These sets of terms are used to describe the position in hierarchy and the importance to a user’s task. The top level global navigation may not be the primary navigation for most of your user’s tasks.
|Position in Hierarchy||Description|
|Universal||The highest level. The hub that connects other sites with their own Global navigation.|
|Global||The level below universal. More focused information. Switch between applications. See navigating between offerings|
|Local||The lowest level. See navigating within an offering|
|Importance to a user’s task||Description|
|Primary||Navigates your user to the main sections in your UI. This may not always be top level in hierarchy. Typically seen as the global navigation.|
|Secondary||Navigates between the areas of a section. Typically seen as the local navigation.|
|Tertiary||The third most important nav to your user’s task. This navigation changes subsets of information of a page.|
|Utility||A collection of utilities your user expects to be accessed anywhere in your UI. These can be links in the header or footer that aren’t tied to a primary user’s journey.|
The UI shell is designed to be configurable. A product or platform can choose which shell components and configurations to use, based on their user and information requirements.
The UI Shell header can be used as standalone navigation for your UI when a small number of main sections do not require a secondary navigation. The header provides a place for a site title, navigation links and dropdowns, and header icons.
This configuration gives more horizontal space for the page’s content, but limits the space for navigation items in the header. This configuration also does not lend itself to sub-menus that can be persistently open as they can overlay and interfere with the page’s content. Consider using a left panel if a sub-menu needs to remain open.
The left panel allows for more navigational items and another level of hierarchy when paired with header navigation items. This arrangement means sub-menus can remain open without overlaying or interfering with the page’s content. Compared to the navigation items in the header, the left nav is more forgiving for translating titles as the number of characters in one title does not shift the position of the rest.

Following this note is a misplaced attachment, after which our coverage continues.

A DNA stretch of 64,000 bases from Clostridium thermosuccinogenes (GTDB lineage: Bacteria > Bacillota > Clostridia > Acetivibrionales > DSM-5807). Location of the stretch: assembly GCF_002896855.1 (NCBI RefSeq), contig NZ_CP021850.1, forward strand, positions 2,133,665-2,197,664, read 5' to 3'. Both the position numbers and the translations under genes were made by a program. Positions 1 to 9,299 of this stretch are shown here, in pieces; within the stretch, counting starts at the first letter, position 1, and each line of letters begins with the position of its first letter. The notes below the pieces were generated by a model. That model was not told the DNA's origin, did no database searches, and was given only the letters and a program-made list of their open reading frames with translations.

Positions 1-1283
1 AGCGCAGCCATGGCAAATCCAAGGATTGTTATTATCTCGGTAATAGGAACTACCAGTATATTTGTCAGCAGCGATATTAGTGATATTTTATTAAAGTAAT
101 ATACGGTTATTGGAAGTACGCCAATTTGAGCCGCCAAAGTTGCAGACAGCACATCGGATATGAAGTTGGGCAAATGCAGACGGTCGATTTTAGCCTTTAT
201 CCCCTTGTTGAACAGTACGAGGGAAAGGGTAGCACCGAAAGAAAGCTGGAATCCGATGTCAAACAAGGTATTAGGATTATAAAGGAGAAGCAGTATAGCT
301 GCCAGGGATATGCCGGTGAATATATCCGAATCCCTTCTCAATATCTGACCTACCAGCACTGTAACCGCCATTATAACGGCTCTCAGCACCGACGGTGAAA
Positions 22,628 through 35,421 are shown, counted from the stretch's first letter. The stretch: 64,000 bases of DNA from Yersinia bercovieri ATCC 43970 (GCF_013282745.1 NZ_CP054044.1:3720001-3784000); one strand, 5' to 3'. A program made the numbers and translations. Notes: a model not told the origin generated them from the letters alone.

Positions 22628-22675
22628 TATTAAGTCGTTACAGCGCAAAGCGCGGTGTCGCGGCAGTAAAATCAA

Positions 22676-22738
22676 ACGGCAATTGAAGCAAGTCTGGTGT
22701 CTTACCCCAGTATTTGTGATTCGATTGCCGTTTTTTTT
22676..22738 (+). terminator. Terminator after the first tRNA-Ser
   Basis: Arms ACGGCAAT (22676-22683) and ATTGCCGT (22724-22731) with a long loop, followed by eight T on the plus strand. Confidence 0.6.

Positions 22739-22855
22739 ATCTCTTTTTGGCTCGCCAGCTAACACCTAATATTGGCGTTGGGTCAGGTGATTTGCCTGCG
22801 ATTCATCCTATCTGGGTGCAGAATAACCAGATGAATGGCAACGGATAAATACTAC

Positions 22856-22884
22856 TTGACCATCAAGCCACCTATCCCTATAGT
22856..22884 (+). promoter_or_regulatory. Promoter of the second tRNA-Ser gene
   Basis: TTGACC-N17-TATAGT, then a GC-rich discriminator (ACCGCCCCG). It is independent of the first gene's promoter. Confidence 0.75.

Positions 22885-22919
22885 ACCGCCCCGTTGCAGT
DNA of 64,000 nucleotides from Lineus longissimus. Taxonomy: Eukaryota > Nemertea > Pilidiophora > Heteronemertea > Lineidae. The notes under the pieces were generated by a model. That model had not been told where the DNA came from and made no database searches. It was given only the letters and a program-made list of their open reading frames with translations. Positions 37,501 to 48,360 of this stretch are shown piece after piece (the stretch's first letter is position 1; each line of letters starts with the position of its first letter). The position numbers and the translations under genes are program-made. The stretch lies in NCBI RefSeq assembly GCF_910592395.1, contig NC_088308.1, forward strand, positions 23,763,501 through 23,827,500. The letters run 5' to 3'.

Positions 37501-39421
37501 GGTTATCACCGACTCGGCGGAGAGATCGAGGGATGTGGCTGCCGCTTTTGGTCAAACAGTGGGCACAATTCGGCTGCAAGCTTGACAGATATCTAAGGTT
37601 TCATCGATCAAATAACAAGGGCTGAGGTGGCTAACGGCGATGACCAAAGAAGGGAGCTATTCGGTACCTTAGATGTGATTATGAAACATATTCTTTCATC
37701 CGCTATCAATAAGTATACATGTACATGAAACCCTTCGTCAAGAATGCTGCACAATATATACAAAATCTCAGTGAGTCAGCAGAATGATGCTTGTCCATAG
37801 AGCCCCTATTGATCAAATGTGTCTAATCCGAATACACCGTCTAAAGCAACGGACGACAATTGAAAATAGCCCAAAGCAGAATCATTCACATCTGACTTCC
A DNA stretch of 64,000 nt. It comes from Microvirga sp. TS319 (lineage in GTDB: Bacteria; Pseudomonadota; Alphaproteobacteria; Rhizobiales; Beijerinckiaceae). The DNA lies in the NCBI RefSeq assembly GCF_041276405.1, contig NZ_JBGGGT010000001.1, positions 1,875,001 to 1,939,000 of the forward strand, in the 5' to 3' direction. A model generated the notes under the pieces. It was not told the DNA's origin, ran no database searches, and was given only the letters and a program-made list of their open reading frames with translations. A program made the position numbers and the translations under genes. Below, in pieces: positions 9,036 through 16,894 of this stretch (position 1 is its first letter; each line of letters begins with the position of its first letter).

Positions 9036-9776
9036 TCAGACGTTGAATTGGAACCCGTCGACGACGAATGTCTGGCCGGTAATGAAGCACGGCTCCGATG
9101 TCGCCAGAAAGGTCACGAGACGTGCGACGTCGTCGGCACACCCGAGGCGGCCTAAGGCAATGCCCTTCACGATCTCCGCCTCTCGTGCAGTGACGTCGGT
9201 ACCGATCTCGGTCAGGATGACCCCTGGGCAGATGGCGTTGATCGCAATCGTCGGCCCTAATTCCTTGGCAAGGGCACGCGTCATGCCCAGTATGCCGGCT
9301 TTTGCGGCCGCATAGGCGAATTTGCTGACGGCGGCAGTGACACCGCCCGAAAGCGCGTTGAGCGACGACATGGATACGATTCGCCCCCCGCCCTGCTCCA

Navigating between offerings or sections is made easy through the app switcher. The items and order of a global navigation should remain unchanged when switching between offerings.
The app switcher (9 dot icon) makes it easy to pivot between different offerings in your UI. Consider maintaining or restoring the state of a page if your users pivot between different areas to complete tasks. Maintain states and filters brings the user back to where they were if they have gone through drill downs or welcome screens. An obvious way to drill back up the UI is crucial when bypassing drill down navigation in this way.
Use the Shell’s menu items to track the essential state elements in the URL and return the user to that URL automatically when they return.
The primary, or local, navigation takes users between areas of an offering. Generally, these ‘areas’ are collections of pages that should be grouped together so a user can undertake an end to end workflow without changing area.
Match an offering’s navigation with neighboring offerings. Following a similar application structure and navigation as the rest of the platform will minimize transitional volatility and your users will spend less time getting reoriented. Your users will be able to quickly move between screens and states in your product and their expectations for the platform’s capability will increase.
Breadcrumbs let your user see where they are in the hierarchy of the application and gives users a way to navigate back up.
In many cases users have a need to drill down into a new context (eg from an overview page to a particular project, device or asset view. For this kind of interaction of up or downwards navigation instead of lateral navigation a drill down pattern should be used.
A drill down can be triggered from any interactive element in an application, and will generally open a new page focussed purely on the object that was selected. This new page will then include a breadcrumb of the path back to the root level above the title.
Your UI may need different schemes for organizing content in different parts of your UI. Create logical groups that align to your user’s goals and helps the user understand the scope of the content.
Recently used: Ordering a navigation by recently used helps users are frequently switching between areas. This loses any logical grouping and should be used as an alternative way to navigate and not the primary.
Customized: A user customized navigation lets the user personalize the UI for their own needs.
Audience: Cautions. Tasks may overlap personas - decreasing discoverability.
Alphabetically: Organizing your navigation alphabetically is only successful if your user knows what they are looking for and how the item is labeled. Alphabetical navigation decreases discoverability in cases where your user is looking for a synonym of an item (e.g. “pop-up, modal, lightbox”).
Organization: Your navigation may be composed of multiple applications, resources, and platforms working together. The navigation should reflect an appropriate domain model and not your org chart.
When planning your product’s UI, put the emphasis on the tasks the user has to complete rather than business or technical limitations. Forcing the user to learn a new mental model for your product increases the time to productivity and creates a disjointed experience between your product and the platform.
Don’t place unbounded content in the shell side navigation. Usability drops rapidly as the number of items within the shell get too high. For this reason, do not place content that has no upper limit (such as created by users) within the shell’s side navigation. Instead make use of drill down patterns.